| Horsemeat scandal: Owner of Yorkshire abattoir denies wrongdoing|
|Peter Boddy, the man at the centre of the latest twist in the horsemeat scandal, is fondly known locally as Greengrass, after the colourful character in the ITV drama series Heartbeat.|
Boddy's slaughterhouse, which perches on the hills above the Pennine town of Todmorden, was raided on Tuesday when West Yorkshire police and inspectors from the Food Standards Agency arrived, telling staff to gather their belongings and leave. Customer lists and other paperwork were then seized.
Hours later, as the snow began to fall and the first journalists arrived, there was no sign of the owner and the entrance to the farm was blocked by a tractor.
Three young men stood guard forcibly stopping anyone who tried to approach the farm. At one point, as tempers frayed, the tractor was driven at speed down the narrow lane scattering the gathered reporters on to the verge.
The Food Standards Agency said in a statement that it believed the Boddy Licensed Slaughterhouse supplied horse carcasses to the company Farmbox Meats, in Aberystwyth.
Production at the slaughterhouse has subsequently been suspended amid investigations into claims it passed off horse meat as beef for processed foods.
Boddy has denied any wrongdoing. He has said he will co-operate with FSA officers. Speaking to the local paper the Hebden Bridge Times, on Wedsnesday morning, he said he was innocent. "I am seriously fed up. This is totally wrong and I will be going to see my solicitor this morning … I have done nothing wrong."
The forceful reaction from Boddy and the men at his farm drew chuckles of recognition from shoppers and traders in Todmorden. "Oh yes, he is a character all right," said Brian, as he shopped in Stansfield and Sons butchers in the centre of the town."
On one of the company's websites it states that Boddy has been "involved in agriculture and the meat trade for over 50 years". Traders in the town say he is a well-known character who supplies a range of meat to butchers.
"He's been around here for ever," said one butcher who asked not to be named. "I've known him for more than 20 years and my dad for longer. He supplies three of the four butchers here with meat – game, veal venison, lamb that sort of thing."
Another butcher, James Stansfield, said the slaughterhouse, which he thought had been running for more than 20 years, had expanded its operations in the last couple of years investing in new equipment.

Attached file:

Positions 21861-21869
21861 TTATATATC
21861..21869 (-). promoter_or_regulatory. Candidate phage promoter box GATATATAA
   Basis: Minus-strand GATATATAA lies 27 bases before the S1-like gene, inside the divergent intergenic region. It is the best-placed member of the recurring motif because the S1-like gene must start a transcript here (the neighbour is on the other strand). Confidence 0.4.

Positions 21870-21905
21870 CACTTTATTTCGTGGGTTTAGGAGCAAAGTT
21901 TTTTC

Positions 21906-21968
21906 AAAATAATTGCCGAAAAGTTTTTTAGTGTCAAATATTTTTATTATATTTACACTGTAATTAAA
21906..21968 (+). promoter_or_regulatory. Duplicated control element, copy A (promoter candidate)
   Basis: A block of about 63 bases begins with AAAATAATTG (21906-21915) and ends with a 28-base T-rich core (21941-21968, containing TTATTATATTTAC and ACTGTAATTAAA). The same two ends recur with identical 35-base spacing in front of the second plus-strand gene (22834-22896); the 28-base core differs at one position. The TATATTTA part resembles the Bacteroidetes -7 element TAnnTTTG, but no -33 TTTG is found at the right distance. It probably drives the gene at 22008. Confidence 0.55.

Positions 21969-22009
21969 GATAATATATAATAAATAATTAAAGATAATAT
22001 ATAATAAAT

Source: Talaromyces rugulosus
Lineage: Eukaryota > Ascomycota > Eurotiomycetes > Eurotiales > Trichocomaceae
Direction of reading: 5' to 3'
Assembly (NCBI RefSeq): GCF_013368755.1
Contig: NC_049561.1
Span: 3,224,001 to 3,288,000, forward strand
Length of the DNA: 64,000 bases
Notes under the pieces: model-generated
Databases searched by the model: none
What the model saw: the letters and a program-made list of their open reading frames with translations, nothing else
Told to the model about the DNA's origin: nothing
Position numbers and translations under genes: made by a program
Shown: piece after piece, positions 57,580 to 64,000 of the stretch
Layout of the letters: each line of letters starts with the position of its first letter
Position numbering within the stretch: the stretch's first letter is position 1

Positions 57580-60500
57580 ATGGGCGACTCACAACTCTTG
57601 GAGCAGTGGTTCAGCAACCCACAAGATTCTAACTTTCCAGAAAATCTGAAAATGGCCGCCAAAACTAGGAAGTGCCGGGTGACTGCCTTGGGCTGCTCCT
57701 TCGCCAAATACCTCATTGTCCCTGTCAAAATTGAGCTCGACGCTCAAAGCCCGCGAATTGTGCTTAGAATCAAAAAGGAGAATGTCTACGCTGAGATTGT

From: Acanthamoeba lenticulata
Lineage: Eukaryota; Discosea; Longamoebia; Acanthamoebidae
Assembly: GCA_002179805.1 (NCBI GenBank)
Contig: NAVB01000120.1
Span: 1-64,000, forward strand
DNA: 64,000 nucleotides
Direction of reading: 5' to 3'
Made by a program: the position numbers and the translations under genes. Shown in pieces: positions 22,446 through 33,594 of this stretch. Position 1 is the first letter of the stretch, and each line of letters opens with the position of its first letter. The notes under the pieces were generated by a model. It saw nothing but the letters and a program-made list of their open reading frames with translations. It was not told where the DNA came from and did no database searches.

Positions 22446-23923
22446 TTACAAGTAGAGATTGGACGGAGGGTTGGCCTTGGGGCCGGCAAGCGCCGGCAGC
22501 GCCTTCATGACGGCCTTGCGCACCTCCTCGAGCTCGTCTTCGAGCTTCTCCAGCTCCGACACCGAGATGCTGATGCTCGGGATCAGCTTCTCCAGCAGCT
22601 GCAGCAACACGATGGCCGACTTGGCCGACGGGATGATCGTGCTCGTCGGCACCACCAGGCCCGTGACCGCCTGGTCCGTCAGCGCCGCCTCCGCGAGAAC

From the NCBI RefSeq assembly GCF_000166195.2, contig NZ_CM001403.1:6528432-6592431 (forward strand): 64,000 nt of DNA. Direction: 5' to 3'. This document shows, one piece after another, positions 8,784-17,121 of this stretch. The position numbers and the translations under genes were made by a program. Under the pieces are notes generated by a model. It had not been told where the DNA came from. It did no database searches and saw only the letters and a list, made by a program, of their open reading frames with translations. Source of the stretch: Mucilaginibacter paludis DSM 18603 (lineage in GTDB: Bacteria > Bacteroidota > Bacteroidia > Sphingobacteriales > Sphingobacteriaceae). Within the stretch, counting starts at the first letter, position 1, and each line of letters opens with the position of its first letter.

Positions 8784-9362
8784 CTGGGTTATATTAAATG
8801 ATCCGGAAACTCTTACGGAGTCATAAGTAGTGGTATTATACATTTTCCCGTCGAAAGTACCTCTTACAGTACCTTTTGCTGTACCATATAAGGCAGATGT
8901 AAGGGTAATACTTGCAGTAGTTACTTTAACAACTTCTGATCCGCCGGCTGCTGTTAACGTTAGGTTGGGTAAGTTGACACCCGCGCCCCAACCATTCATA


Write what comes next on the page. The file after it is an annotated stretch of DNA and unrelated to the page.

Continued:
"It always seems a regular, properly run, operation and everything is tagged and correctly labelled. We've never had any complaints," said Stansfield.
Boddy, whom residents say lives with a long-term partner and children, has also run, for 20 years, a "live animal capture" operation, helping farmers and others catch deer or escaped livestock.
According to neighbours this meant Boddy often had a range of unusual animals on his premises alongside the more usual livestock, animals such as wallabies, ostriches and even a porcupine.
"He has all sorts up there. People sometimes slow down to look as they drive by because it can be quite a sight," said one butcher. "But he also likes to pull people's legs; he tells them he has an elephant and a silverback gorilla, and in a way he does – big plastic models that he has bought to put in the field!"
In 2007 Boddy was embroiled in a row when he helped catch and sedate seven cows that had gone into a nearby wheat field. Government vets later told the farmer to kill the animals as they had been sedated with drugs that were not safe to enter the food chain. At the time Boddy said he had done nothing wrong insisting the "drugs were perfectly legal" and adding that the cattle were for breeding not human consumption.
The Boddy abattoir is small, officially classified as a "low-through-put" plant, which meant it had its official meat inspector withdrawn two years ago since it no longer was large enough to need one. Official records for last year say it slaughtered 44 horses.
The company also has a meat cutting plant on the same site. Deregulation in 2006 ended the requirement for cutting plants to have official inspectors present during processing.
At the farm on Wednesday Boddy was still refusing to speak to national journalists, and police patrolled the narrow lane to help ensure tempers were kept in check.
As the snow began to settle at lunchtime in Todmorden, Mark Catterall, a local councillor, said he was worried that the focus on the town could damage its growing reputation for sustainability and high-quality, locally sourced, food.
He said: "We have made real progress in that area and had a visit from Prince Charles in recognition of our success, so I hope that people don't lose sight of that because of this – especially as we do not know what has happened yet."
In Todmorden, traders were sure that both Boddy and the town would survive the horse meat scandal. "He is a pretty laid back character, sort of rolls with what life throws at him," said one butcher. "My guess is this will be a dent but he will bounce back all right."